Page 1 of 2 1 2 LastLast
Results 1 to 13 of 19
  1. #1
    Join Date
    Jun 2014
    Posts
    4
    Thanks
    4
    Thanked 0 Times in 0 Posts

    Rookie Question about Color and Light

    Hi there everyone,

    I have a question about light and color. It's very simple, I'm sure, but for me, I'm struggling. I paint in Photoshop and use the 'H' or 'Hue' color picker orientation when I'm choosing colors. Essentially, I know that white light carries all of the colors of the spectrum, and that when it strikes an object, the atomic structure of that object causes the wavelength of white light to vibrate in a different way. For this reason, objects appear red or blue or green (and so forth).

    I think I'm fine with that part of the 'theory', but I get confused when trying to pick colors in photoshop for when I'm emulating white light in a painting. Look at this image:

    Name:  lightquestion01.jpg
Views: 245
Size:  247.1 KB

    I've drawn a vertical line next to the color selector. Essentially, if I have a 'red object' (I know that color isn't inherent in objects, but let's just call it a 'red object' for sake of simplicity), and I'm lighting the object under completely white light, will the resulting situation be such that I'll have to select colors in a perfect vertical line when using the 'H' or 'Hue' setting in Photoshop? To me, it looks like they have black mixing at the bottom of the square (color square) and that brightness is what the vertical line controls.

    I'm just curious, because I can't seem to find any manuals or information on this specific question. I'm sure the data is out there, but it's hard to specifically search for this kind of answer.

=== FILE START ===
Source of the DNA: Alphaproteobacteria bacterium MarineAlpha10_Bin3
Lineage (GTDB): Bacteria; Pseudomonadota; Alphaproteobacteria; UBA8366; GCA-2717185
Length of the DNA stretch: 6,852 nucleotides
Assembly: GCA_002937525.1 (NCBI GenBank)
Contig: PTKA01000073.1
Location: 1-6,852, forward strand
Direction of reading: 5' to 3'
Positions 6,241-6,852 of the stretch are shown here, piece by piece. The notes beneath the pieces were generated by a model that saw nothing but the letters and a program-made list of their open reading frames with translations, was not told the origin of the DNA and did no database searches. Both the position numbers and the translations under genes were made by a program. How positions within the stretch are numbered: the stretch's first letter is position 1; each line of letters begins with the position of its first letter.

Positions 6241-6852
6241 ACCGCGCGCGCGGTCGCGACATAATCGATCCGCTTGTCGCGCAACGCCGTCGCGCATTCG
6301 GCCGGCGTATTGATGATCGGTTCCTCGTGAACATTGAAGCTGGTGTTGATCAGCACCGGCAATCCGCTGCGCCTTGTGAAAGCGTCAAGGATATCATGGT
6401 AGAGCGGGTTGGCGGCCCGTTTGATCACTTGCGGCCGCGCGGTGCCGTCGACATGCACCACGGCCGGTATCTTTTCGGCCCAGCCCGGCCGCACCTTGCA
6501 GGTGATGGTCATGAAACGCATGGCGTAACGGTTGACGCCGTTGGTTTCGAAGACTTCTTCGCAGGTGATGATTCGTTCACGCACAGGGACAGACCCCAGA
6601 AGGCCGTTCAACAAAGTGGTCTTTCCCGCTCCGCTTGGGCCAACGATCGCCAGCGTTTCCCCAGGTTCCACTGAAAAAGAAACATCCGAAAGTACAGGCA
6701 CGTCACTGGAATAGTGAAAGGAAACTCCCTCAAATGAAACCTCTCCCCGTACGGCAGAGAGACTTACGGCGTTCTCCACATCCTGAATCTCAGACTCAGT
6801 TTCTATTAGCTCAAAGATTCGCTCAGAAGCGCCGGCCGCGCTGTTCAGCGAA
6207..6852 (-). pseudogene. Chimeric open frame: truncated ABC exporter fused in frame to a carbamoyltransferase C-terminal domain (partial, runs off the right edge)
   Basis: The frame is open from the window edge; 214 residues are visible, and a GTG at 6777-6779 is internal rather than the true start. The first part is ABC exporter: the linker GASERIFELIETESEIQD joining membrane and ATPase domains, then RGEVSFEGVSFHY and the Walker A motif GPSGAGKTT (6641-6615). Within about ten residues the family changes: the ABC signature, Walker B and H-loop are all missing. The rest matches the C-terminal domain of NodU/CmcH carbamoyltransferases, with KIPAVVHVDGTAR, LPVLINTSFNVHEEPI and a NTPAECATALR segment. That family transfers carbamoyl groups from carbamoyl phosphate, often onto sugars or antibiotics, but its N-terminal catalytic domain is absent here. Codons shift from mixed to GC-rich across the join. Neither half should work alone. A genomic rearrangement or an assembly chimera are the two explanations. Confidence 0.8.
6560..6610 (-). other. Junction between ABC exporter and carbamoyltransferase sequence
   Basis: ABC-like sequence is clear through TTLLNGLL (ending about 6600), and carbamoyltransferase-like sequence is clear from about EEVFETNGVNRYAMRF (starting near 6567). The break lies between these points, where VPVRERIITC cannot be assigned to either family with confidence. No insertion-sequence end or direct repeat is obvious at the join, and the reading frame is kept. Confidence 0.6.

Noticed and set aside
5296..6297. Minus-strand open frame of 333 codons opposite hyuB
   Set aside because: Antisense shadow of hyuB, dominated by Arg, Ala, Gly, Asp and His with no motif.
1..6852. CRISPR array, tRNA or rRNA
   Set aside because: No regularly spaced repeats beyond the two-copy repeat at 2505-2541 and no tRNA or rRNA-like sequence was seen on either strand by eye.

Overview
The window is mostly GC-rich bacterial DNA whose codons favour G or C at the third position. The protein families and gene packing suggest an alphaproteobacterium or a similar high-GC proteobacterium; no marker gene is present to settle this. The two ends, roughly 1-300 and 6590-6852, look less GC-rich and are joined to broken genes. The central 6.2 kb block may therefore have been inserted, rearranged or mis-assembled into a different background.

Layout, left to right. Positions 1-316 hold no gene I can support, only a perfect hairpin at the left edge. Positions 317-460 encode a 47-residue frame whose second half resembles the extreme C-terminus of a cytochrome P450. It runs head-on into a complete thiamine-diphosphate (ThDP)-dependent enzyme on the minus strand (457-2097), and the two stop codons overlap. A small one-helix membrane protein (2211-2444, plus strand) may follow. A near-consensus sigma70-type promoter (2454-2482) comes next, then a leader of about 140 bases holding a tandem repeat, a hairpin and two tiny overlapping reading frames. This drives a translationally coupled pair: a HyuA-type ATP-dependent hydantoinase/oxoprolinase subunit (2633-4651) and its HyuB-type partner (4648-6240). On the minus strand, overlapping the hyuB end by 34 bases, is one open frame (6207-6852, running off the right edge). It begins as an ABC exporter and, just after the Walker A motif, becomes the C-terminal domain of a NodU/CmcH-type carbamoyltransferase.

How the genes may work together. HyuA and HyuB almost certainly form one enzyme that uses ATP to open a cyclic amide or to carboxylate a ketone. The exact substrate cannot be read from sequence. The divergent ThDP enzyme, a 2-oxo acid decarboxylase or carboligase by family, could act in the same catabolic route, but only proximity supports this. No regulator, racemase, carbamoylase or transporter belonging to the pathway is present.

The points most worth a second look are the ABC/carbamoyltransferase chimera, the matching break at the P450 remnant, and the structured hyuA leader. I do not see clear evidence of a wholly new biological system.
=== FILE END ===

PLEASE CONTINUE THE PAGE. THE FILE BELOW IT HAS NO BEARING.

Also, am I right in saying that, when less light is involved, that we push down on the vertical line towards black? Essentially, light in the form of a photon and wavelength (for an individual photon) is reaching the eye and the photon isn't strong enough to light up a complete 'patch' of the vision plane (I'm guessing that human vision is a 2Dimensional experience, in that, 'vision' resides in the second dimension -- could be wrong -- please correct me otherwise). This results in mixing with the black of 'non-vision'. Henceforth, when we want to emulate less light hitting a structure (less powerful photons), we just move down on the vertical line (on the color square) and, voila, we have less light.

    Of course, this is all in a vacuum with no atmosphere or atmospheric effects like Rayleigh scattering, etc. I just want to get down what happens in the 'vacuum' before starting to emulate blue light from the sky, as well as other bounced light.

    Thank you so much for your input and time...

    Reply With Quote Reply With Quote


  2. Hide this ad by registering as a member
  3. #2
    Join Date
    Jun 2007
    Location
    Toronto, Ontario
    Posts
    1,625
    Thanks
    21
    Thanked 538 Times in 385 Posts
    Quote Originally Posted by gillianseed View Post
    I think I'm fine with that part of the 'theory', but I get confused when trying to pick colors in photoshop for when I'm emulating white light in a painting. Look at this image: